- clearer and fairer requirements for direct access to payment systems;
- faster times for securing access - FPS has said it is significantly reducing its ‘onboarding’ time for new direct members;
- greater transparency on how boards of payment system operators make decisions; and
- better representation of the payment systems users’ views during decision making.
Just last week, Faster Payments announced that two FinTechs had gained accreditation to supply access, with four more soon to follow. And we are aware of a number of others that are planning to start offering indirect access or expand their current services.
As I mentioned earlier the speed of innovation in the payment services sector is increasing – ApplePay, AndroidPay, Pingit, more ubiquitous Contactless. There appear to be a range of drivers of this change including consumer demand, what technology allows, which continues to change, but also Government and regulatory impetus.
We have published interim findings for two market reviews: one on the underlying infrastructure used by many payment systems, the other – which I will talk about in more detail shortly – on indirect access to payment systems.
I was not planning to talk in detail about the Infrastructure Market Review today, but as I am sure many of you will be aware, it found that there was not effective competition in the provision of the infrastructure services that underpin the payment systems, and made a number of proposals intended to improve competition in the provision of infrastructure.
I am happy to take questions at the end on this review, but I would also encourage the BSA and its members to respond to the consultation we are holding on the interim report.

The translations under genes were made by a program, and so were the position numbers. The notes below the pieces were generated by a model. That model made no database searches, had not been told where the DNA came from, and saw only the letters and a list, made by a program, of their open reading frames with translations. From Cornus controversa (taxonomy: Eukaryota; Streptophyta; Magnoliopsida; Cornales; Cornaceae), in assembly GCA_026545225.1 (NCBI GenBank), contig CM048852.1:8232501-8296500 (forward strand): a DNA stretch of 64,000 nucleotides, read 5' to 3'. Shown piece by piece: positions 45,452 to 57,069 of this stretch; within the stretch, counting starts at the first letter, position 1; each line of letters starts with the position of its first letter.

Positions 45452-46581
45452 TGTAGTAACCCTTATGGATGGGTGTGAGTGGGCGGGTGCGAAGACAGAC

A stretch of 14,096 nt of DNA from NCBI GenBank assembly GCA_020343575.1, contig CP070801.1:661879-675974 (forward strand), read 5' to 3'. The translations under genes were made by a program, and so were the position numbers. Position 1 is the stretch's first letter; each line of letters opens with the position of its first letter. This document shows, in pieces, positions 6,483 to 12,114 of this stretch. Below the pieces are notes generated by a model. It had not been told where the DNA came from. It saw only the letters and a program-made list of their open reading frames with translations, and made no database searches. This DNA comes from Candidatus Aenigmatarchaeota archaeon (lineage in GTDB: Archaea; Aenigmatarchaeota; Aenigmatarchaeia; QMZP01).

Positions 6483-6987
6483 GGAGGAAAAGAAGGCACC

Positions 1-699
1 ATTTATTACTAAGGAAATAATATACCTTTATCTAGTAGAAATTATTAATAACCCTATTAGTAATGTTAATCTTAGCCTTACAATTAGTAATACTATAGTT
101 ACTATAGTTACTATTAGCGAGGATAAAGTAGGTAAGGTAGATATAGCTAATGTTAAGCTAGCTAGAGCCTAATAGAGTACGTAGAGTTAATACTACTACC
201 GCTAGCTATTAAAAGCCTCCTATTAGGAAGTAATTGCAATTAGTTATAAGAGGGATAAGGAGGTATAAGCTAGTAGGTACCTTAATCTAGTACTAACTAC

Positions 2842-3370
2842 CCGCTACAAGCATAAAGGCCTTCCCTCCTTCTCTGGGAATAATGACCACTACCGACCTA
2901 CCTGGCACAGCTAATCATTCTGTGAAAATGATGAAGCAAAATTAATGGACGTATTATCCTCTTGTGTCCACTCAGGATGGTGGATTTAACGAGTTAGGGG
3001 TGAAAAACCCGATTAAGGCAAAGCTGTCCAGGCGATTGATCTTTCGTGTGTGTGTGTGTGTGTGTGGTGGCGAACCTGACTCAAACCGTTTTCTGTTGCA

So in summary, what we are seeing is that we are not the only ones taking steps. On access, the industry has upped its game.
While we consider that much has been achieved in the last year, we are also conscious that much remains to be done. This includes completing the two market reviews, but also the work of the Forum, that I will talk about shortly.
Indirect Access Market Review
We are conducting the indirect access market review to develop a deeper understanding of the supply of indirect access and to determine whether competition is working well for those who use payment systems – or whether we need to take further action to make it more effective. Our aim is that building societies and other payment providers can access payment systems without facing anti-competitive barriers or unnecessary burdens.
We published an interim report on 10th March. Although competition in the supply of indirect access is producing some good outcomes for indirect payment service providers, we have specific concerns about choice, service quality and the ability to switch indirect access providers.
We had a good response to our September survey from Building Societies. These were an important part of the evidence base for our interim report.
We identified some good outcomes through our review
Large IPSPs have a number of options to access payment systems. Our work to improve direct access to interbank payment systems means this is becoming a realistic option for larger building societies. Developments in direct technical acces